Macro lens for Nikon D70

ghostsword

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Got the lens at home and tried it.

Now this is a hard lens to work with, at least for a newbie like me. On A and S it was just showing F--, so after trying all the settings it only works on M. A pro would have known but a newbie like me only with trial and error.

Have not figured out how to get it right, I am getting used to focusing on moving objects, but took some photos already.

The ladybird was found on top of the emersed riccia, it was later placed on the garden:
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Ludwigia Arcuata trying to grow out of the water:
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ceg4048

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Hi Luis,
Remember we just discussed this issue? There is no exposure metering with this lens on a D70. You have to meter manually. There is no other choice. "A"= full auto and "S"= shutter priority. These are useless with this camera/lens combination.

That means flash modes also have to be manual. Are you using the built in flash or a separate hot shoe mounted flash? Or maybe even a studio light/torch? Shooting macro with the built-in flash is difficult because you cannot get even coverage at close working distances.

Also, you need to stop down all the way if you can.

The shots all look very blurry. Were these hand held? I couldn't get any exposure data from my browser. Were these at closest focusing distances?

It's easier to practice getting the hang of things with easier (if boring) still subjects like shiny penny on a table or something like that.

Cheers,
 

ghostsword

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Cape Town, South Africa
Thanks mate.

The lens is fab, I am having fun with it, but all is manual, no help on anything.. :) So when something comes right it is spectacular and a really good feeling.

The lens is only on Manual, the flash does not work with it, or I have not figure out how to get it to shoot, but using
the aperture ring I can let more or less light enter the camera, meaning that the pics will be darker or lighter.

Also, I shot this at 1/10 exposure, I need to use faster shutter speeds. The Ladybird was on the move and was on top of a riccia island above a Koralia, plus with the handheld shake, it was a miracle that something came out. :D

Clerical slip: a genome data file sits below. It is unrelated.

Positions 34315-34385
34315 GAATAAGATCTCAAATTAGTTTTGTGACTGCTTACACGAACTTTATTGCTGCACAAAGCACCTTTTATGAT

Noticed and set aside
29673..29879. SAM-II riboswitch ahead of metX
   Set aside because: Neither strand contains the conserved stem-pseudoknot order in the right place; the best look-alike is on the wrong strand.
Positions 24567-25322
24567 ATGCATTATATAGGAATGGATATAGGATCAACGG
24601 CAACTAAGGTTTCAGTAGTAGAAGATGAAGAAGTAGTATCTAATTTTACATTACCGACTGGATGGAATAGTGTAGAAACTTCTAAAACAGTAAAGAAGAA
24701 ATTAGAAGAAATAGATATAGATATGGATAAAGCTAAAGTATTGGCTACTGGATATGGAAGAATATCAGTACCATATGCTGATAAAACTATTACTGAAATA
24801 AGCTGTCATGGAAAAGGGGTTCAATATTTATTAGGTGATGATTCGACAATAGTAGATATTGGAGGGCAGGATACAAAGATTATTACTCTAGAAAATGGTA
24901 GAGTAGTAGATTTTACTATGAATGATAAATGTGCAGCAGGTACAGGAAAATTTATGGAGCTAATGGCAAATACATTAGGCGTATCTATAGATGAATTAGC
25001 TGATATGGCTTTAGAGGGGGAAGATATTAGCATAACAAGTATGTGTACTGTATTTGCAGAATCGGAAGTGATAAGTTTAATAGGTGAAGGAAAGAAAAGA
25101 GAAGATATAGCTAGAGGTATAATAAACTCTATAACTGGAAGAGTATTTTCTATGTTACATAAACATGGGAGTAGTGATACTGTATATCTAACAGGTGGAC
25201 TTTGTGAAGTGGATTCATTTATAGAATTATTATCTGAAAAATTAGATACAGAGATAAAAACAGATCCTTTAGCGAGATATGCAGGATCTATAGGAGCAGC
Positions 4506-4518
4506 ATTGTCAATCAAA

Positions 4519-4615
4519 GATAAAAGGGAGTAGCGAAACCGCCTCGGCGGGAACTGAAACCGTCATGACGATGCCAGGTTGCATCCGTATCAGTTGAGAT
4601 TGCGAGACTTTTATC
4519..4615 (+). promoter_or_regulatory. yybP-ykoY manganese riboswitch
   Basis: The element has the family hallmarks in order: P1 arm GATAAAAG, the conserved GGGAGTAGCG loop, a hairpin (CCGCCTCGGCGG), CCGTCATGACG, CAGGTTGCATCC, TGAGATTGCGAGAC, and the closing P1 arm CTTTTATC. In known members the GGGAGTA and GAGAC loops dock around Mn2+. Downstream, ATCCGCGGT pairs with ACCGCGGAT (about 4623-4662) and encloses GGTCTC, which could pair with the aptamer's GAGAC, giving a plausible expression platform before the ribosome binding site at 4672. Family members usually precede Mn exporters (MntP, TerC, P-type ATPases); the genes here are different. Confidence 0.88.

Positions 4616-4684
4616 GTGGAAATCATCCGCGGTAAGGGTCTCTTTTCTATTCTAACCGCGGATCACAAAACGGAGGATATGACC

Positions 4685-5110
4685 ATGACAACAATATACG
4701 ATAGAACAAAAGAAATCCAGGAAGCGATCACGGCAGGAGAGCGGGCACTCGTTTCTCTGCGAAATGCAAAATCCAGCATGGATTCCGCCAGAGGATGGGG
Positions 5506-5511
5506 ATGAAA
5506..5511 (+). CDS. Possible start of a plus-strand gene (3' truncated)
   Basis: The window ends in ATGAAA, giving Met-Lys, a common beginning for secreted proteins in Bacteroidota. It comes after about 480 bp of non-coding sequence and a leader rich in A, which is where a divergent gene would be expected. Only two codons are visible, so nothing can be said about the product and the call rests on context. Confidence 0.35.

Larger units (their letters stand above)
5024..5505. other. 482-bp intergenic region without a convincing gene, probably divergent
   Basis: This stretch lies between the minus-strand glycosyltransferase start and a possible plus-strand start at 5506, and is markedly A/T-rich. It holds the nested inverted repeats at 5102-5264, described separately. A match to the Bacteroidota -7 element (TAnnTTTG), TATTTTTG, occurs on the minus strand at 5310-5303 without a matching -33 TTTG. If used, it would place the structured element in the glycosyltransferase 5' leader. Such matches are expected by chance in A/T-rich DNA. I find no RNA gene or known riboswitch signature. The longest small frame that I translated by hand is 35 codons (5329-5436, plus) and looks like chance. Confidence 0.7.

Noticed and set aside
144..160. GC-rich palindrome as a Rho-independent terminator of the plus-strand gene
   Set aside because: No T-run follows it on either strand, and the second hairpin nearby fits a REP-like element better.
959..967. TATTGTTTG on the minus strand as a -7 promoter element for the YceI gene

The pic data is here http://www.flickr.com/photos/ghostsword ... 3270/meta/

I will practice and practice, and as this is not a lens that I can just take out and shoot with, I will need to dedicate time to it.

I think that if I can shoot with this lens I will be able to shoot with anything else on the market. :)

Feels like a 911RS from 1973, great looks, great results, but no ABS or TC. :D
 

ghostsword

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ghostsword said:
Thanks mate.

The lens is only on Manual, the flash does not work with it, or I have not figure out how to get it to shoot, but using
the aperture ring I can let more or less light enter the camera, meaning that the pics will be darker or lighter.

Actually, it was my fault that the flash did not worked, there is another setting on the menu that places the flash as auto, or ttl, it was ttl. Once I setup the flash to auto it worked fine. :)

It is so sad being a newbie at this. :!:
 

ceg4048

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Yeah, you absolutely, positively want to avoid using such long shutter speeds with moving subjects and especially when shooting hand held. The Exif data output by the camera is not valid with this lens because the lens does not have central processing unit (CPU) like your zoom does. There is no way for the lens to communicate with this camera. That's why you have no metering.

I suggest that you use a higher ISO, like 400 or higher. This gives you a higher light sensitivity.
Set an aperture to at least f/8 and a speed of at least 1/30th of a second.

The D70 also has something called "Flash Exposure Compensation". What this means basically is that the duration that the flash illuminated is longer, or the intensity is stronger, or both when you select a compensation in the "+" direction. Conversely, when you select in the "-" direction the intensity is weaker. The same button that you use to pop the flash up is what you need to press while at the same time turning the dial. You'll see a little "+/- lightning bolt" icon in the finder and on the top LCD.

Using a higher shutter speed permits less light and this is exacerbated by using a smaller aperture, so adding more flash (+) "compensates" for this. If your pictures get washed out when you use the flash then that means you're admitting too much light and you need to turn the dial the other way in the "-" direction.

Cheers,
 

ghostsword

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Cape Town, South Africa
Fantastic information, much appreciated. I will keep playing with it until I get it right, but your advice has taken days if not weeks out of the exercise.

Many thanks
 
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